Disintegration is the mechanism by which, under the effect of negative stress, a guy becomes more and more in the grip of his compulsion. At first, the person manifests the most negative aspects of his type. Then it adds weaknesses, defects of the disintegration type.
The integration movement can also be brief or, on the contrary, be established in a more lasting way. It will then mark a major improvement in the person.
Do not confuse integration with development
We must not confuse the levels of integration and the levels of development. Levels of integration or disintegration refer to the degree of use of compulsive behaviors and thoughts, conscious or not.
Levels of development refer to the degree of self-mastery people have achieved so far in their journey of personal development in life. It is also a time-limited measure and will change as people invest in their personal growth, but also as their situation becomes more or less difficult. The level of development includes of course the level of integration of the person, but not only
At a high level of integration, we move into the Enneagram Center, able to “play” behind the scenes, the lines of stretch and release, holding your base type more lightly and fluidly. This tends to moderate the core motivations, behaviors, and fears of an individual’s primary enneagram type. So individuals with high integration may be more difficult to type.
Identify the level of development
Our Enneagram Institute of Lyon has set up a questionnaire which makes it possible to measure the level of development of a person. The questionnaire globally measures self-control, levels of consciousness and lucidity. This according to three levels of development. While all people can switch between high and low integration behaviors depending on their context and level of tension, there is likely to be a concentration of energy and behavior at a particular level of development, at one point.
At a high level of development, there is a sense of “letting go” of core fears and concerns as people understand and move beyond the limits of their enneatype base.
At a moderate level of development, this feeling of letting go is mitigated by reactive, automatic behaviors and thoughts, typical of our enneatype. The ego largely takes over the direction of our motivations.
At a low level of development, we can say that we are “type-trapped” with a lot of behaviors motivated by fear and our compulsions. We have little ability to access other types.
Levels help explain (in addition to wings and subtypes) the differences between people of the same type as well as how people change for better or worse. Thus, they can also help therapists and counselors identify what is really going on with clients and suggest solutions to problems they are having.
To fully understand a person, it is necessary to perceive where they are on the continuum of these levels of development. In other words, one must assess whether a person is in their range of low, moderate, or high functioning. This is important because, for example, two people of the same enneatype will differ considerably if one is in a good psychological balance and the other is not.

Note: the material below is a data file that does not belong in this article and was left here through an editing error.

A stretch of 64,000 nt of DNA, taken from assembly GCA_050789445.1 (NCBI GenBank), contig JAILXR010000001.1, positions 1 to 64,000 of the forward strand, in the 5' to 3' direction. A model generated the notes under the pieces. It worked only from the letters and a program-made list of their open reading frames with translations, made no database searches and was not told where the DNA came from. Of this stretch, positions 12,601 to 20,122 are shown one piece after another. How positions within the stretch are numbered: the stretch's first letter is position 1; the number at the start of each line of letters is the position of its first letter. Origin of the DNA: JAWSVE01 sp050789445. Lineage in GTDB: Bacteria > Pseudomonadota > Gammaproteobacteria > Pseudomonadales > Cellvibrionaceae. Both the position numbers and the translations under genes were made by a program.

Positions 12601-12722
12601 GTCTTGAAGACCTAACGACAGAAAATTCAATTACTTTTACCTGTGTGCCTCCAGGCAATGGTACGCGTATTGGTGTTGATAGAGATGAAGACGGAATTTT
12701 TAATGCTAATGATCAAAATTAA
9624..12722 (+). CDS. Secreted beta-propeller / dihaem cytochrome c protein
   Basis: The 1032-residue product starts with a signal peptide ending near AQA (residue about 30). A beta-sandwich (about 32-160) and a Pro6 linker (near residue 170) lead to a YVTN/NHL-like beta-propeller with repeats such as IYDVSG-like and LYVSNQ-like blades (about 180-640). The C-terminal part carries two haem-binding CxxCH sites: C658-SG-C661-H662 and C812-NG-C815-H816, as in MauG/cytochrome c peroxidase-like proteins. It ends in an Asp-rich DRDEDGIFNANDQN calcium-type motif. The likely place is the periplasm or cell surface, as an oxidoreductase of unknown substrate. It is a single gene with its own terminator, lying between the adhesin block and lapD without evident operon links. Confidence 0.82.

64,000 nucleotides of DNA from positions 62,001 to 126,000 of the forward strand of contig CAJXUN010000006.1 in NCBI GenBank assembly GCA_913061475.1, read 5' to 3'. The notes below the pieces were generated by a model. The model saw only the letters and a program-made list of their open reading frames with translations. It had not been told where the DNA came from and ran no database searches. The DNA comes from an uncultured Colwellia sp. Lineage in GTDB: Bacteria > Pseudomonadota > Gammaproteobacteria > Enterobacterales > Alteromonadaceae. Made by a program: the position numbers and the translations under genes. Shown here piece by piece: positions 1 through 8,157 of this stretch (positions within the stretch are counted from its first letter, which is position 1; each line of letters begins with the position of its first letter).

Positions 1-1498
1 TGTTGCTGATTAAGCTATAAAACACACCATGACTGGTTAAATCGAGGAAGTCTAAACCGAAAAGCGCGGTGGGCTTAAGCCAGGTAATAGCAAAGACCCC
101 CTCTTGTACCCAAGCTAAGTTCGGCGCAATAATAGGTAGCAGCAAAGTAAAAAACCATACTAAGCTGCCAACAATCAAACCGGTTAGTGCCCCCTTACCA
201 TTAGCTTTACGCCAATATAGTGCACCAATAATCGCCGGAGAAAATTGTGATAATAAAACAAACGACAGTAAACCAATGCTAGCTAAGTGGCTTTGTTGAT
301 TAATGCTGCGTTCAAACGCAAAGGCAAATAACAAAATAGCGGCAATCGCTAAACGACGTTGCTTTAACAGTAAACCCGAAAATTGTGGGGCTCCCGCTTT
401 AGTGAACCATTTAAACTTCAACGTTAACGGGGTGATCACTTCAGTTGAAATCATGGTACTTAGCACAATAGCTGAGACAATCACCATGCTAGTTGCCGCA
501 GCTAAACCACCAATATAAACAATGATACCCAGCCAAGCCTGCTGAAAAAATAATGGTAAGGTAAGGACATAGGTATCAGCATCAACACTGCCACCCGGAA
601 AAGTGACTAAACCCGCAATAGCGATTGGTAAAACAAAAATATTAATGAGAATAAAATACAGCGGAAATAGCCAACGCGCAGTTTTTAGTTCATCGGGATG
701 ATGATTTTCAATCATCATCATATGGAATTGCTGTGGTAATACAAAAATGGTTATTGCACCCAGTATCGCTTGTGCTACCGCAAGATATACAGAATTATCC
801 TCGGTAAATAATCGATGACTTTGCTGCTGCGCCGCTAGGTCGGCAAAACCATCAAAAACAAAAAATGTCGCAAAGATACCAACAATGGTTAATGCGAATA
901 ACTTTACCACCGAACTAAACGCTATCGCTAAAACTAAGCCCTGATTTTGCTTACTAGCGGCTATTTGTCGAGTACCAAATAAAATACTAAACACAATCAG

At each level, significant psychological changes occur. For example, at the average level, the person tries to manipulate himself and others to meet his psychological needs. This invariably creates interpersonal conflict. The person has also fully identified with the ego and sees only that. The ego must therefore be more and more defended and inflated so that the person feels safe and keeps his identity intact. If that doesn’t work and the anxiety increases, it can move to the low level. His behavior will become more intrusive and aggressive as he continues to pursue his ego agenda. And this regardless of the impact on the people around him.
On the other hand, the movement towards the higher level, makes us present and awake in our minds, our hearts and our bodies. As we become more present, we become less obsessed with the defensive structures of our personality. We are more in tune and open to ourselves and our environment. We see our personality objectively in action and act on our automatic patterns.
IEL study (Institut Ennéagramme de Lyon)
The questionnaire measures levels of ego assertion and any potential incongruence there may be. This approach, different of the Don Riso’s assessment according to me, is new in the enneagram, and needs to be explored much more in depth. But the first results are promising.
% of people believing they are assertive (according to the age and male/female)
63% of people in our study (IEL Nov. 2022 study, out of 94 people), consider themselves to be assertive through our questionnaire. But almost half of them are not congruent, and show behaviors that may be dysfunctional. In this case, aggressive and manipulative behaviors are largely underestimated. Our ego tells us what it wants. An in-depth discussion with the person makes it possible to confirm a moderate or even low level of development and to target very specific actions linked to the person’s enneatype.
% of people really assertive (according to the age and male/female)
Ultimately, the goal is for each of us to “move” through the Enneagram, integrating what each type symbolizes and acquiring the wholesome potentials of all types. The ideal is to become a balanced and fully functional person who can draw on the power (virtues) of everyone, according to their needs. Each of the Enneagram types symbolizes different important aspects of what we need to achieve our goals. The personality type we start life with is therefore ultimately less important than how well (or badly) we use our type as a starting point for our personal development and self-realization.
In the context of the enneagram, the identification of our level of development becomes key to achieving our personal or spiritual fulfillment, or professional performance. The link between our potentially dysfunctional behaviors can then be related to our enneatype, even more effectively. It becomes a precious help for the person in search of development as well as the psychotherapist or the coach.